Scenario 2: Reverting using Configuration Backup
The next method to recover an ESXi Host is to restore a previous configuration. If an altbootbank is not available to use the built-in recovery you must first install ESXi Server from media. Using the configuration backup, you can perform a restore to bring the host back to its configured state. In some environments host profiles are not used, which is why having a configuration backup can make a restore simpler.
VMware Tools / VM Compatibility
Downgrading of VMware Tools is not supported. In the event of a need to revert to a previous version of VMware Tools, you must first uninstall the newer version of VMware Tools and then install the older version of VMware Tools.
Unlike VMware Tools there is no process to perform an in-place downgrade of VM Compatibility / Virtual Hardware. To downgrade your virtual machine hardware version you have 3 options:
- Revert to a previous backup or snapshot of the Virtual Machine prior to upgrading virtual hardware.
- Create a new virtual machine mirroring the original specifications using a previous hardware version and attach the existing disk from the virtual machine.
- Use VMware Converter to perform a VM to VM conversion choosing a previous hardware version for the destination.
When performing a rollback of a VMFS-6 volume it follows the same steps as an upgrade to VMFS-6. When Migrating VMFS-5 to VMFS-6 there was no in-place upgrade. The same applies to a downgrade. In order to downgrade a VMFS-6 volume to VMFS-5 you must first create a new VMFS-5 Volume and then perform a storage migration of Virtual Machines.
Generally, it is not recommended to downgrade a vSAN Disk Format. However, in some scenarios you may wish to format a [vSAN] Disk Group with a legacy format version. This process includes the ability to evacuate a disk group and choose a legacy disk version by modifying an advanced setting and then recreating a disk group. This is only applicable to vSAN 6.x versions.
Last but not least let’s review the scenario of having to rollback a previous vSphere Distributed Switch version. If you have ever performed an upgrade you may notice on the screen, that a distributed switch cannot be downgraded, however there is a process in order to perform a restore which will allow us to go back to a previous distributed switch version.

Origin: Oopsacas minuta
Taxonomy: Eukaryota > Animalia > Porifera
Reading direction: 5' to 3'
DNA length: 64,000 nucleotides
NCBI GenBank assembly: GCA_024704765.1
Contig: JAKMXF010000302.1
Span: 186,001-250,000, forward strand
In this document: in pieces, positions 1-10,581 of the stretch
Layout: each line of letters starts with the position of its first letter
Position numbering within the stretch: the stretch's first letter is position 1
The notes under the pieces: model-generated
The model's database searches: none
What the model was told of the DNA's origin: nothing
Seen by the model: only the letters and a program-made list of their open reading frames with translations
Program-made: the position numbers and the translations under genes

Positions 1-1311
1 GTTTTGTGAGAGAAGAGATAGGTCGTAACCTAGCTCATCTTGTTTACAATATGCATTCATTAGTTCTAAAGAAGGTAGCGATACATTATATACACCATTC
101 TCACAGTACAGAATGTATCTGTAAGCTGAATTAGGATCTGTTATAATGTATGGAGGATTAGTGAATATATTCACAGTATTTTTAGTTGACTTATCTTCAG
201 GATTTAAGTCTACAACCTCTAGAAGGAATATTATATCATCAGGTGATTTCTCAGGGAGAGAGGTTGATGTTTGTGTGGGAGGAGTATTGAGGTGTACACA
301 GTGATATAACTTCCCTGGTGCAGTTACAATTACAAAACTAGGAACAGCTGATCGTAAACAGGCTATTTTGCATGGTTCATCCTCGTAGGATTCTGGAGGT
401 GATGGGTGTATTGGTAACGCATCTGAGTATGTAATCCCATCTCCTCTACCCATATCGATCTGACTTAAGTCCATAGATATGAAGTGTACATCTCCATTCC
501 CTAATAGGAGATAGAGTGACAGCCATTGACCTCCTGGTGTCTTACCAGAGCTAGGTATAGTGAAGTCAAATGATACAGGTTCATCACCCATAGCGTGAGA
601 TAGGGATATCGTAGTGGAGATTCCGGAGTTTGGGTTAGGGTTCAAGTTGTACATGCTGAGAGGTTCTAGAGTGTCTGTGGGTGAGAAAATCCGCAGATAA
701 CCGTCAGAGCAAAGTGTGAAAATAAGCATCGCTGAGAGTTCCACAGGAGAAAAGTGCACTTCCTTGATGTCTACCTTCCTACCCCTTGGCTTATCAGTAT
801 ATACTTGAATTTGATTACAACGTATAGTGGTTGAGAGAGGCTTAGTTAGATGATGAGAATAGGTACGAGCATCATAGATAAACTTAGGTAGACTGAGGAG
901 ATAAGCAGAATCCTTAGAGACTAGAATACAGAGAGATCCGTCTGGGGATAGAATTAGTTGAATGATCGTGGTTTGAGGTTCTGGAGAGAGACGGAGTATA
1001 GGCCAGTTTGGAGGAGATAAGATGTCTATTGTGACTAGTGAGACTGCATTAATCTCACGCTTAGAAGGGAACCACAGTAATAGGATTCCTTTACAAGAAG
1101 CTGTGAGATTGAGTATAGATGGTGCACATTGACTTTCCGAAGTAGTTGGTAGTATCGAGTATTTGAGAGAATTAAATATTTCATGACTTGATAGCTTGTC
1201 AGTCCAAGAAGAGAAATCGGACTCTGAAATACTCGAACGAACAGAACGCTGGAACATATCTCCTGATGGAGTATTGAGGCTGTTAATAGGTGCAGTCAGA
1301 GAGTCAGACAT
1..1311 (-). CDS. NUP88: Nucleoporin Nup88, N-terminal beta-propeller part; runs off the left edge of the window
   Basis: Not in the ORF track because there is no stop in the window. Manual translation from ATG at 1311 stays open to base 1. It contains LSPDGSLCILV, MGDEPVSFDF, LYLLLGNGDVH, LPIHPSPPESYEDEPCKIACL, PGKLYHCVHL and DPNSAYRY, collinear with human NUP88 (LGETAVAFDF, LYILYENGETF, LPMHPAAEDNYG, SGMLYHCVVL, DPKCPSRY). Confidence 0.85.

In order to “restore” a distributed switch configuration you must first create a Distributed Switch at the correct target version and choose the option to import configuration preserving the original distributed switch and port group identifiers. If you would attempt to restore a distributed switch configuration on top of the existing, it would leave the current distributed switch version intact.
- Restore a vCenter Server Appliance from a File-Based Backup
- Restore a vCenter Server Instance with an Embedded Platform Services Controller
- Unregister PSC or vCenter Server from SSO Domain using CMSSO-UTIL
- Reverting to a previous version of ESXi
- Restoring ESXi host configuration data
- Downgrade of VMware Tools is not supported
- Downgrading the virtual machine hardware version in ESX/ESXi
- Migrating VMFS 5 datastore to VMFS 6 datastore
- How to format vSAN Disk Groups with a legacy format version
- Restore a vSphere Distributed Switch Configuration
- Export, Import, and Restore vSphere Distributed Port Group Configurations
Although we don’t like to anticipate any issues in our vSphere Environment, it is important to not only take regular backups of our environment, but to also practice restoring outside of any lifecycle activities. When thinking about backing up and restoring vSphere Components it is important to consider the different parts of your environment and the impact restoring that component will have in your environment.
If you have any questions, comments or feedback, feel free to leave them below or reach out on twitter at @davidstamen.
Originally Posted on blogs.vmware.com/vspherecomments powered by Disqus